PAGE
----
Those lucky enough to have a home face challenges: in an annual report produced by the RGB, a majority of rent-stabilized tenants were shown to be rent-burdened and a third are severely rent-burdened, meaning they pay 50 percent or more of their incomes towards rent. Rent-burdened tenants face serious difficulties meeting their everyday needs for nutritious food, healthcare and education and the health outcomes of children that live in rent-burdened households are worse than their non-rent-burdened counterparts, according to Pew researchers.

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RGB proposes increases of 0.5-2.75%, 1.5-3.75%

Tenants wave signs while calling for a rent freeze or rollback. (Photos by Maria Rocha-Buschel)

By Maria Rocha-Buschel

The Rent Guidelines Board shot down the possibility of a rent freeze or rollback during the preliminary vote in a lively meeting at Cooper Union’s Great Hall on Tuesday, approving a range of 0.5 to 2.75 percent for one-year leases and 1.5 to 3.75 percent for two-year leases.

Tenant representatives Sheila Garcia and Leah Goodridge had proposed a possible rent rollback for tenants signing one-year leases, with a range of -0.5 to 0 percent, and the possibility of a freeze for residents signing two-year leases, suggesting a range of 0 to 1 percent, but the motion didn’t pass.

Tenant reps for the RGB have proposed rollbacks and freezes in previous years, although last year Garcia said that the data didn’t necessarily merit a rollback, so she and Goodridge had proposed a freeze during the preliminary vote. But this year, she said that a rollback made more sense.

“We saw the impact of the rent freeze (in the data we looked at this year),” Garcia said following the vote, referring to the freeze on one-year leases that the board had approved in 2016, noting that the board bases their analysis on data that is at least one year old and in some cases, even older. “There was an increase in Net Operating Income (in that year for landlords), most tenants are signing two-year leases and there are all these other sources of income.”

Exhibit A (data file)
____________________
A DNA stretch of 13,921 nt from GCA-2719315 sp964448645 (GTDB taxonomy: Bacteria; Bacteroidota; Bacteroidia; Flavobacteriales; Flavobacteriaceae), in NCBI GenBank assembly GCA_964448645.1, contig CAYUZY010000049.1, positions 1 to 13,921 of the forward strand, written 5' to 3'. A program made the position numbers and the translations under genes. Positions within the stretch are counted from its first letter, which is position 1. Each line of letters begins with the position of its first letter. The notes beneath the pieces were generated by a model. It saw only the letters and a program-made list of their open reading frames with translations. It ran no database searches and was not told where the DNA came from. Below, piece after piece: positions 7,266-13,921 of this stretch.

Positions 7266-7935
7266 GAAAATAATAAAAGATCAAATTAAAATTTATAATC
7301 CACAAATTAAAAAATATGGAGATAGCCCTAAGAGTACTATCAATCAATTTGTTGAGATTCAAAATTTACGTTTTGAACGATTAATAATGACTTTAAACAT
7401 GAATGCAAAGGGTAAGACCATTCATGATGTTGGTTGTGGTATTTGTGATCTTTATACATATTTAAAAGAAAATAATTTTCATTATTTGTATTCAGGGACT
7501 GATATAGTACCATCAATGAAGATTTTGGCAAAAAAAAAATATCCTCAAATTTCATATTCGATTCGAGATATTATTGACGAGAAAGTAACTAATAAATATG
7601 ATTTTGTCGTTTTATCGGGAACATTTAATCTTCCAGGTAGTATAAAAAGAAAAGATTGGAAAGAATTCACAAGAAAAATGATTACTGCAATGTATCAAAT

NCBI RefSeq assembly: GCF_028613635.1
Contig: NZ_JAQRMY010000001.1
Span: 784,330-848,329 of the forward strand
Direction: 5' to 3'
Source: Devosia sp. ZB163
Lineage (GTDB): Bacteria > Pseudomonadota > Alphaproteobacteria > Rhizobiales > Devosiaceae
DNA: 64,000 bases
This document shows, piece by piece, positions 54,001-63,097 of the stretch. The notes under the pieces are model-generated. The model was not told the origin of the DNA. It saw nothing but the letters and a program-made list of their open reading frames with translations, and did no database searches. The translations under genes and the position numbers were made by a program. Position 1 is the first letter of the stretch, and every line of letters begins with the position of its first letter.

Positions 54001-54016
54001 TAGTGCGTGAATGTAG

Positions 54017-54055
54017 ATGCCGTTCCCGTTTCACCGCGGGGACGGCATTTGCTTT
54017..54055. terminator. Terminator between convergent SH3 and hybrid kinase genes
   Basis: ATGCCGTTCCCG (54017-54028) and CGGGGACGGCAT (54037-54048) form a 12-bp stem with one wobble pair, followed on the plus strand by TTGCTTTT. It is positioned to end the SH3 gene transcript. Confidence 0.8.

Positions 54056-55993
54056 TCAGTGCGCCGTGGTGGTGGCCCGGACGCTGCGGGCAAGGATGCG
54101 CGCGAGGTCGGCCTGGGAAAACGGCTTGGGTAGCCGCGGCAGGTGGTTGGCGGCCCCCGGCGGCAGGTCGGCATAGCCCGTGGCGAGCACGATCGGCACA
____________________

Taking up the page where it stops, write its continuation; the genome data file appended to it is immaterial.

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Council approves Waterside affordability deal

jan31watersidefromstuyvesantcove

Waterside Plaza as seen from Stuyvesant Cove Park (Pictured last August) Photos by Sabina Mollot

By Maria Rocha-Buschel

The City Council voted last Thursday to approve an agreement that will protect longtime Waterside Plaza tenants against substantial rent increases as part of a lease extension between the property and Housing Preservation and Development.

The agreement will allow tenants who have been living at the property since before Waterside left the Mitchell-Lama program and will be retiring soon to receive rent protections. City Council Member Keith Powers, who has been working with Assembly Member Harvey Epstein and the Department of Housing, Preservation and Development on negotiations for the deal for over a year, was able to negotiate an additional year with HPD so that tenants have until 2020 to retire and qualify for the rent protections, compared to 2019 when the plan was first announced.

“It’s not huge but it at least gives people who might be affected a better idea of how they should plan,” Powers said after the Council vote of the additional year.

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Rents will go up by 1.5, 2.5 percent